Resolving 429 Too Many Requests

in StabilityTroubleshooting

To protect your hypernode from all kinds of attacks, bots, bruteforces and scriptkiddies causing downtime, we’ve implemented several layers of ratelimitting.

Most of these ratelimit methods only apply to bots, but to avoid fpm worker depletion, we recently implemented a ratelimitting mechanisme per IP to prevent a single IP from exhausting the available fpm workers.

This article will explain the differences between the ratelimitting methods used and show you how to find which ratelimitting method applies and if needed, how to override them.

Methods of ratelimitting used

Two ratelimitting methods

On hypernodes we currently use two sorts of ratelimitting:

  • Ratelimitting per useragent to protect your node from bots and crawlers that are exhausting server resources
  • Ratelimitting per IP to protect your node from scriptkiddies, overenthousiastic SEO analyzers and testing tools running wild depleting all fpm workers.

These two ratelimitting methods both are defined using a ratelimit zone. A zone is an allocation in memory where nginx stores it’s connection data to verify whether a useragent or IP should be ratelimitted.

Currently we ratelimit limit two zones:

  • bots
  • zoneperip

The zoneperip ratelimitting zone applies to concurrent connections for php requsts, and is only activated when an IP is using all the fpm workers and there are only two workers left for other visitors.

The bots ratelimitting zone applies to the amount of requests per second when the useragent matches to be a bot or crawler.

Bot mechanisms are implemented using nginx’s limit_req_module

Find out which ratelimitting method applies

When an IP address or useragent is blocked, an error log entry is written to nginx error logfile /var/log/nginx/error.log mentioning the zone to which the limit applies.

To find out which ratelimitting method is active, find the corresponding log entries in the error logging and verify based on which zone the request is ratelimitted.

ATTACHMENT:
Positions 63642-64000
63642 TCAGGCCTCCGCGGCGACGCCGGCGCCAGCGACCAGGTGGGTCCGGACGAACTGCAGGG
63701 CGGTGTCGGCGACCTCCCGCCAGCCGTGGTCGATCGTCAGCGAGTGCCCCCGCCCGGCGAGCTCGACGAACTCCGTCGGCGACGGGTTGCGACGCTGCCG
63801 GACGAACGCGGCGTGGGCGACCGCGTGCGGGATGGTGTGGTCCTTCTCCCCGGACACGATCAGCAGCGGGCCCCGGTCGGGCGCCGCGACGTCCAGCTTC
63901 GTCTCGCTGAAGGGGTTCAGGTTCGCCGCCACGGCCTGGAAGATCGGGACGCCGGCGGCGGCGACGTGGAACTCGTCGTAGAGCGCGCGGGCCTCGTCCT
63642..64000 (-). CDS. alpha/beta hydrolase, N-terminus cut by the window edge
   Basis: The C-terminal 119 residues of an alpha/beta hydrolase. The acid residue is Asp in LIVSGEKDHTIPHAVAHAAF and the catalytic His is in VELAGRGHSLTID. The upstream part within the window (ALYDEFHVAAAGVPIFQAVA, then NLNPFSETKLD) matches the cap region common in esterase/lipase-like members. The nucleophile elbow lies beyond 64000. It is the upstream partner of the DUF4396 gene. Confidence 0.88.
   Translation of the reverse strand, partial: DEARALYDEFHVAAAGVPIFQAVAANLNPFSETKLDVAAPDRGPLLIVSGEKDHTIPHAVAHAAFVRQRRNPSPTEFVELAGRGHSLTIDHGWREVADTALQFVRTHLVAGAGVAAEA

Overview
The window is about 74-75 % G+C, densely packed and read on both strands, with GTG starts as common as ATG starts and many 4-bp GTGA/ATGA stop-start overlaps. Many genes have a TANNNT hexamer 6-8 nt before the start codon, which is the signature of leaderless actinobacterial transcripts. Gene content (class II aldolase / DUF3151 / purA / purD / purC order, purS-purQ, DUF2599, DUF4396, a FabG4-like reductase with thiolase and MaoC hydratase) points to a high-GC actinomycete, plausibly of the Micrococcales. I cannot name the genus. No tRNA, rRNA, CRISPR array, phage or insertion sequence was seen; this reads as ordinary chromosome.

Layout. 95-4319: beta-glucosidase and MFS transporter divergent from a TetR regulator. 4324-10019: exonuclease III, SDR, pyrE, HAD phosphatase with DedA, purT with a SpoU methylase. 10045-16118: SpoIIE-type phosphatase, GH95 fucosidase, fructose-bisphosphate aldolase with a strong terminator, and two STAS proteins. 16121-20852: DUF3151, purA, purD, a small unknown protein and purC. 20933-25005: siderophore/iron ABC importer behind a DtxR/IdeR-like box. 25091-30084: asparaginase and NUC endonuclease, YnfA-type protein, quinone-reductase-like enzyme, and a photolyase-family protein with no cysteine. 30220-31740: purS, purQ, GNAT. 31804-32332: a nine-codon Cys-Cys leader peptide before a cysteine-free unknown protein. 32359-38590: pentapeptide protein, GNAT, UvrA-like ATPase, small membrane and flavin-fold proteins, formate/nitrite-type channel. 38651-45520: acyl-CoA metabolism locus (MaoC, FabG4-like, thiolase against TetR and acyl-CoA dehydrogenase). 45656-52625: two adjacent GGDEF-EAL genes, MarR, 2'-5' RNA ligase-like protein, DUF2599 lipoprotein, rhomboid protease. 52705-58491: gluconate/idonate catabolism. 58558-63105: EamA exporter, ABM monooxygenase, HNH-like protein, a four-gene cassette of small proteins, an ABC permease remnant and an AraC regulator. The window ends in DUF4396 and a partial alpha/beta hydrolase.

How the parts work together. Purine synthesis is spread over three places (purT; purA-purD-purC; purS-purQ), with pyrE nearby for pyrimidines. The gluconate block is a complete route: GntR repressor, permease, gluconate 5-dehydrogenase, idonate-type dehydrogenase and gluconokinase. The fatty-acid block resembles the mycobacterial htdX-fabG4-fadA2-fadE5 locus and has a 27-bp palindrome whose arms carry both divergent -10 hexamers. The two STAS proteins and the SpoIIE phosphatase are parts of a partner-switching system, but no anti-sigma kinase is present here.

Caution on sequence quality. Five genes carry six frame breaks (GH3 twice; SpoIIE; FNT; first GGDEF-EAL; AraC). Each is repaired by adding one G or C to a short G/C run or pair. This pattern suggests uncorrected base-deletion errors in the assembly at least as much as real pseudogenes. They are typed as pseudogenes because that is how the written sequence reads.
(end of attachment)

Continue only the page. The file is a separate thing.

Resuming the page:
A log entry where ratelimit is applied to useragent and requests per second (based on the bots zone):

2016/08/15 18:25:54 [error] 11372#11372: *45252 limiting requests, excess: 0.586 by zone "bots", client: 1.2.3.4, server: , request: "GET /azie/flip.html HTTP/1.1", host: "www.kamelen-online.nl"

A log entry where the ratelimit is applied per IP (based on the zoneperip zone):

2016/08/12 10:23:39 [error] 25118#25118: *24362 limiting connections by zone "zoneperip", client: 1.2.3.4, server: , request: "GET /index.php/admin/abcdef/ HTTP/1.1", host: "www.kamelen-online.nl", referrer: "http://kamelen-online.nl/index.php/admin/abcdef/"

Per IP ratelimitting does not apply to static content but only to requests handled by php.

Ratelimitting against bots and crawlers

Everyday, your webshop is visited by many different bots. While some, like Google, are important, many only have a negative impact on your site, especially if they don’t follow your robots.txt.
To protect your Hypernode against negative performance impacts by misbehaving bots, it utilizes an advanced rate limiting mechanism. This slows down the hit rate for unimportant bots, leaving more performance for the bots you do care about, and, more important, your actual visitors.